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‘Perfect Cell’ Review – A Satisfying Blend of Many Genres

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Earlier this month we posted a brief teaser video from developer Mobigame for their newest iOS title called Perfect Cell [$5.99]. The video didn’t explain much in the way of gameplay, nothing at all in fact, and we were left scratching our heads wondering exactly what Perfect Cell was all about. Now that the game has actually been released I’ve spent a good deal of time with it, and it has turned out to be unlike anything I could have imagined. It’s sort of a mishmash of genres, with elements of action, platforming, stealth, and puzzle. These end up working really well together, and coupled with intuitive controls and a beautiful graphics engine, Perfect Cell is a good time from beginning to end.

The story of Perfect Cell starts as an asteroid crash lands to Earth in the not too distant future. Humans discover a form of life in the asteroid that is advancing at an incredible rate. They keep this life form in a research facility deep below the sea in order to study it, but after some time the alien grows into a sentient being who doesn’t fancy being held in captivity. It then becomes your job to control this squid-like alien as you negotiate intricate levels full of puzzle-like traps, enemies, and hidden passages in an effort to break free.

The look of Perfect Cell employs a 2.5D perspective, similar to Shadow Complex, with fully 3D backgrounds but action that takes place on a single side-scrolling 2D plane. The lighting effects in the game look fantastic, as do the style of the characters and environments. The underwater facility almost gives off a James Bond-like vibe with giant computer panels and scientists in lab coats spread throughout. Shortly after the game begins soldiers start to infiltrate the facility, and don’t seem to take kindly to the scientists, and certainly don’t take kindly to the alien being.

You control your alien in Perfect Cell by simply touching and dragging to move, or touching and holding to call the alien to that position. Quickly swiping the screen performs a dashing attack that can kill enemies and bash through certain structures to find hidden areas. Later in the game a super dash attack is introduced, where you can charge up and draw a line that the alien will rapidly follow, killing anything along the path. Also, as you progress you’ll run across a couple of your alien buddies which absorb into you, making you larger and stronger. You can then use a pinching apart gesture to split yourself into two or three separate beings, controlling each individually to conquer tasks that require being in multiple places at the same time.

Perfect Cell contains 35 levels to play through, and in reality it will only take several hours to complete them when destroying anything in your path. The real genius to this game comes from not killing people. There is a stealth element to the game, and its very possible to complete every level without killing a single person. This is where serious strategy comes into play. Upon seeing you guards will become alerted in a very Metal Gear Solid kind of way, minus the exclamation point above their head, and will seek you out for a short time before becoming bored and going back to normal patrol.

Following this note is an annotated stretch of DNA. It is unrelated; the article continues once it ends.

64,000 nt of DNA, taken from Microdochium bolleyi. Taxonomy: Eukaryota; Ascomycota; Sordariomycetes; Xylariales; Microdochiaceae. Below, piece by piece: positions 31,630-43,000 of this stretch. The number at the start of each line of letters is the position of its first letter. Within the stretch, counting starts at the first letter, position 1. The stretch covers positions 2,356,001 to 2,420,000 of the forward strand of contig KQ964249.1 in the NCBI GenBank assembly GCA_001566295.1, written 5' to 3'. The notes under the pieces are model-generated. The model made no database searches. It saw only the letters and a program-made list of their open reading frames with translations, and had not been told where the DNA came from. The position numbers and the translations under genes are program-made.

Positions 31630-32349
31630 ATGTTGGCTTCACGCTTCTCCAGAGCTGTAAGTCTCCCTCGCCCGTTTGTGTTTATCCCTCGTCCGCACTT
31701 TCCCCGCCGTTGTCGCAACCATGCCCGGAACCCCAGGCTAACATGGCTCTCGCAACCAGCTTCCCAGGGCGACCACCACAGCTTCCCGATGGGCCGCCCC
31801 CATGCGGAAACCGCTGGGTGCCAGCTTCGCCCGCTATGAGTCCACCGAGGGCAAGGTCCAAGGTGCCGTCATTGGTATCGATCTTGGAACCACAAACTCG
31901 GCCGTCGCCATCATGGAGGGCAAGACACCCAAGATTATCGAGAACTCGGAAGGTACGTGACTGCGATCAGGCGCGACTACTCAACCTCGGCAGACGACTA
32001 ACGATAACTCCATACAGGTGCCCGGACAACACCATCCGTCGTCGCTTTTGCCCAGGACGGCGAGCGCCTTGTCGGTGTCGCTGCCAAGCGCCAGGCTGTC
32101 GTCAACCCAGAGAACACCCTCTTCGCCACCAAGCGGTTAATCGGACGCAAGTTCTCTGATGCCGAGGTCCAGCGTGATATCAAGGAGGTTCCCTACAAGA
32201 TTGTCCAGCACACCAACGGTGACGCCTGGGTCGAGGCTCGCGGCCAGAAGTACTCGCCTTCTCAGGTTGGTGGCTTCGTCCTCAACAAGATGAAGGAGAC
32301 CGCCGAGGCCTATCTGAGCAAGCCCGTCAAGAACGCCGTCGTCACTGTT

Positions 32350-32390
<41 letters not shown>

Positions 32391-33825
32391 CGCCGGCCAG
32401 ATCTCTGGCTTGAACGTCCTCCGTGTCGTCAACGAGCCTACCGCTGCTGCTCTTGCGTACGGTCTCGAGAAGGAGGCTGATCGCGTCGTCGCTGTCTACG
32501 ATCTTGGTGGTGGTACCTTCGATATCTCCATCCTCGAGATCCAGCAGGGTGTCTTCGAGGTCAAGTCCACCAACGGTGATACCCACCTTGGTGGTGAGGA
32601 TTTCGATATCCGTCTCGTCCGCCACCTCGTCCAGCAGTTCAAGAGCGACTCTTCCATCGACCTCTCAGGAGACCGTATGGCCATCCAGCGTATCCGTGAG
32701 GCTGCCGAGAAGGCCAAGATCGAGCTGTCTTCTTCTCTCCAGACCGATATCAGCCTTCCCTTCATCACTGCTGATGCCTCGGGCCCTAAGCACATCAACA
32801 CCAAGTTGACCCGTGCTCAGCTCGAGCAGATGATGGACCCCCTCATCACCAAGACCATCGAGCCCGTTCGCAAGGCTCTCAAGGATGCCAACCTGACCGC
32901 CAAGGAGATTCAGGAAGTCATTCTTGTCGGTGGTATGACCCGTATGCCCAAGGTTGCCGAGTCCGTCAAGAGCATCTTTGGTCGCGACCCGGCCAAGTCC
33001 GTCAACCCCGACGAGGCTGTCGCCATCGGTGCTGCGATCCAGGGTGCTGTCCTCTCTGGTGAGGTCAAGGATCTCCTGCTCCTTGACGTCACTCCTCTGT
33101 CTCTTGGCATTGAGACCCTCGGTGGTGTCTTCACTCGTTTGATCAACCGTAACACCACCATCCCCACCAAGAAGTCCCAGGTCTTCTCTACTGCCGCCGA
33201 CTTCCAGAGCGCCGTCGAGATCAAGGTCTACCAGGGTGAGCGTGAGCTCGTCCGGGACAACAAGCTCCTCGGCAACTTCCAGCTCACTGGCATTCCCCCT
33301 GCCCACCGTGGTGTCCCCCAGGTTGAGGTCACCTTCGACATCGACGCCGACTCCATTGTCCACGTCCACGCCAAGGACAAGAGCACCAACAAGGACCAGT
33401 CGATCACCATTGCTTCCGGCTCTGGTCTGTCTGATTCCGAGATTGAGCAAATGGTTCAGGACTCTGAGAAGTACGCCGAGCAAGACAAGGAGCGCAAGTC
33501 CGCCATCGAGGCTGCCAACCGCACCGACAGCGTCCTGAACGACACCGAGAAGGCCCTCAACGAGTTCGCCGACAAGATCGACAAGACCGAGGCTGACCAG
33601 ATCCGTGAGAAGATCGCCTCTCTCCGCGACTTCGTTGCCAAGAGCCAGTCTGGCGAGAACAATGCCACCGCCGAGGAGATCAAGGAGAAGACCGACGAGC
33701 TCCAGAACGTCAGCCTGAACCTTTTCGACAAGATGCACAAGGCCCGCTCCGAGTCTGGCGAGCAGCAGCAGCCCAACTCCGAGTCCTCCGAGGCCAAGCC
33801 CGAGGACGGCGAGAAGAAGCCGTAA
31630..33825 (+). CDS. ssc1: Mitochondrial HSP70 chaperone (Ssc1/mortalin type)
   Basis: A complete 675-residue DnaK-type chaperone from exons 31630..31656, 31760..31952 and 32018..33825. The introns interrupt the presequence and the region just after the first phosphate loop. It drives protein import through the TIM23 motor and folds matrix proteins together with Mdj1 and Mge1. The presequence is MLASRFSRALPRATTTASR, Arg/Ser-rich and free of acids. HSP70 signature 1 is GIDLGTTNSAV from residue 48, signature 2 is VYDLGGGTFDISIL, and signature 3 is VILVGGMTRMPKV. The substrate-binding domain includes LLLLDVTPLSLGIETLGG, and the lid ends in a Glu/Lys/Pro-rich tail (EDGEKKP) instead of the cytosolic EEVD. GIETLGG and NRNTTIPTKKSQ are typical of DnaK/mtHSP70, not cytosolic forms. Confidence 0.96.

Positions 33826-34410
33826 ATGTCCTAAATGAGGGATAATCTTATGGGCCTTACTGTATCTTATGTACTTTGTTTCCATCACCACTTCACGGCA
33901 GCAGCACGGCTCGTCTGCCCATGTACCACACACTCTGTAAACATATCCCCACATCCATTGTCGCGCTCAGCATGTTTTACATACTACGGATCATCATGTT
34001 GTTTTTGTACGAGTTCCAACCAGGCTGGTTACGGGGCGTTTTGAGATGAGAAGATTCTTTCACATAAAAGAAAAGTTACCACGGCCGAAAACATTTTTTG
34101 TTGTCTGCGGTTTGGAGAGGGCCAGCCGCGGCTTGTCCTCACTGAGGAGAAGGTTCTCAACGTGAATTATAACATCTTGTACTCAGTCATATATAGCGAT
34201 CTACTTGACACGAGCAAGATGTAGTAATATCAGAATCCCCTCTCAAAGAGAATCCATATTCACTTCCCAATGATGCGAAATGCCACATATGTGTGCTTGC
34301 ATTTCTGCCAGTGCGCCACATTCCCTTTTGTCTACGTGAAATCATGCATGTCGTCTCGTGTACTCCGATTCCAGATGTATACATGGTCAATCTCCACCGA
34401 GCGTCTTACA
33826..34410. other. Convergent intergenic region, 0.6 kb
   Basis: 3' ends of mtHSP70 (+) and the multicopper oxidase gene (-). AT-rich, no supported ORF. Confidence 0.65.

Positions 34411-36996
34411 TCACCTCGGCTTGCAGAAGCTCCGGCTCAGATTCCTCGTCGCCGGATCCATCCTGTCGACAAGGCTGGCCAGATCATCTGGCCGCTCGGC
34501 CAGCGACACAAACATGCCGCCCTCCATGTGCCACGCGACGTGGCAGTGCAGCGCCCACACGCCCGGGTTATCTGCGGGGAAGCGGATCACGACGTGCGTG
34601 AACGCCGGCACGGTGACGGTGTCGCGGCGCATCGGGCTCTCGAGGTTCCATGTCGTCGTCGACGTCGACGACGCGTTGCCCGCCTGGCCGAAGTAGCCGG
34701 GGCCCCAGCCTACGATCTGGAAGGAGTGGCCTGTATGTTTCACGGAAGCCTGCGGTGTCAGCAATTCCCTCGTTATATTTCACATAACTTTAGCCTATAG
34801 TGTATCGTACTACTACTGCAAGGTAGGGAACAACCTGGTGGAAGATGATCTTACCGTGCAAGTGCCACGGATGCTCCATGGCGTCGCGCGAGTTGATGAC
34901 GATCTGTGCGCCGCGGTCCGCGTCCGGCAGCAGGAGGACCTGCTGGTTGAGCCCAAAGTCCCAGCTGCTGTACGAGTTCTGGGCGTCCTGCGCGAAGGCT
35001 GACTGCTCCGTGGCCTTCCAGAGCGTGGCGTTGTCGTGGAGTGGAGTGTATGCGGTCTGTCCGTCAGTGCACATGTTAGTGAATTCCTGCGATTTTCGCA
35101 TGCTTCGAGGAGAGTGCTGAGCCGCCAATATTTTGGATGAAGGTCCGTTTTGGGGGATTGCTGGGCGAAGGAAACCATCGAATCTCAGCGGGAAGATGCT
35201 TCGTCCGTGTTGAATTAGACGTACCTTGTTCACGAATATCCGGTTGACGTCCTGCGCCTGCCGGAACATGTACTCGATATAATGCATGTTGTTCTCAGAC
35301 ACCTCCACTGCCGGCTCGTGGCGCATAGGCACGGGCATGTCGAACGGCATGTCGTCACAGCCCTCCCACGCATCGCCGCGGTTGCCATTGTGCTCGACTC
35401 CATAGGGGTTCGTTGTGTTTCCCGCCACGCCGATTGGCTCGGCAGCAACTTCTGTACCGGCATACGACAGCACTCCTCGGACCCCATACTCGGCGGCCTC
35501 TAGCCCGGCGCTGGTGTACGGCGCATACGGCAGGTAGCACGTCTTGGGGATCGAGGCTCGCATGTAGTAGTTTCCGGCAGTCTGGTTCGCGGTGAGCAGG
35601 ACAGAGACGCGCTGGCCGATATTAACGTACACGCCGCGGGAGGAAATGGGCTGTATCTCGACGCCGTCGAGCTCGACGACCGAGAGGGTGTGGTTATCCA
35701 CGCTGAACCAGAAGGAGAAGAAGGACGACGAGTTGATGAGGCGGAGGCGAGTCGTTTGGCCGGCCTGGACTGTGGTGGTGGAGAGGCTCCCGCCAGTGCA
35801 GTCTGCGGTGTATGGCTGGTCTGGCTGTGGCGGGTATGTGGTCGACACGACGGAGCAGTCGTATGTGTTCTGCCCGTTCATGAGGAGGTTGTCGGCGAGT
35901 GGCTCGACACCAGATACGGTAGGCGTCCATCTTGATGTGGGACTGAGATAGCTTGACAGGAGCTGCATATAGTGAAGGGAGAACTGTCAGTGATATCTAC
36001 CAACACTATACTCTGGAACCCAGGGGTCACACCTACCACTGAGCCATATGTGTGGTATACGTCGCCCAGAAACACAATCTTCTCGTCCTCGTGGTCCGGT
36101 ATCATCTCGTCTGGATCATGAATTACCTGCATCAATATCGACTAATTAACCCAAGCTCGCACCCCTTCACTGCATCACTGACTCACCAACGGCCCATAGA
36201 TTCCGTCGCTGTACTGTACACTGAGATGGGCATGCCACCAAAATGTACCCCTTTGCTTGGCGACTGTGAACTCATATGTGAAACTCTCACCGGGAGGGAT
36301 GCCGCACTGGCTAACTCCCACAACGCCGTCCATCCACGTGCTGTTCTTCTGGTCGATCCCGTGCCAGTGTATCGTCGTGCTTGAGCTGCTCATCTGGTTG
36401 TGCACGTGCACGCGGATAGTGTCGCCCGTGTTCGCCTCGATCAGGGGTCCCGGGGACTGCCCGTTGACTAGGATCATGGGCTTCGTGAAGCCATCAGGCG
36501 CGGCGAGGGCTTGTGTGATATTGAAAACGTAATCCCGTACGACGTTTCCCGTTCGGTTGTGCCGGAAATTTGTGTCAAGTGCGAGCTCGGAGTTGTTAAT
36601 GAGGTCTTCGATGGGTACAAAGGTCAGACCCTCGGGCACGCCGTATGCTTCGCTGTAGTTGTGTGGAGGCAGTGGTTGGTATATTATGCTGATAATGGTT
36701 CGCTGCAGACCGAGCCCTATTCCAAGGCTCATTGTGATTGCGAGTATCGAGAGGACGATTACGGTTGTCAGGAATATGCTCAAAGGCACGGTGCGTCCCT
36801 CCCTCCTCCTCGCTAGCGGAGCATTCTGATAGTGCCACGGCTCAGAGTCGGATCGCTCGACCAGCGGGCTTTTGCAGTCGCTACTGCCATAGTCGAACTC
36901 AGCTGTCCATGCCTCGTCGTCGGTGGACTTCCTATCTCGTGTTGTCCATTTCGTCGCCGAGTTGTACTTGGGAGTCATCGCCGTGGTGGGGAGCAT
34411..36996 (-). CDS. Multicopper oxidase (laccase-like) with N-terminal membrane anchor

It would be easy to just dash attack the life out of these guards, but when trying to complete the game without killing anyone you’ll need to take advantage of hiding spots and your ability to cloak yourself by staying still. Taking this pacifist’s route through the game is really challenging, and practically turns Perfect Cell into two completely different games depending on how you play.

The only real problems I had while playing came from the controls. They’re very intuitive and touch screen friendly, but lack precision at times when you need it. Also the dash attack isn’t always reliable, and when you’re counting on pulling one off during the split second when a guard’s back is turned it can be detrimental when the move doesn’t come through. These problems are minor, however, and for the most part there’s nothing that will hamper you from progressing and enjoying the game.

There’s really nothing like Perfect Cell on the iOS platform, and it offers some refreshing gameplay and fetching visuals. It doesn’t take too long to whiz through the game when you’re killing everything you see, but sparing lives and utilizing stealth offers a real challenge that will keep you busy for a while. There is also Game Center integration for achievements and high score tracking. Fans of games like Splinter Cell or Metal Gear Solid will find similar gameplay in Perfect Cell, along with the exploration and puzzle solving of the Metroid series.

Perfect Cell blends all these different elements together seamlessly, and creates an experience that feels like its own. Players in our forums have been enjoying this one too, and Perfect Cell is recommended if you enjoy any of these previously mentioned influences or are just looking for a new unique gaming experience.

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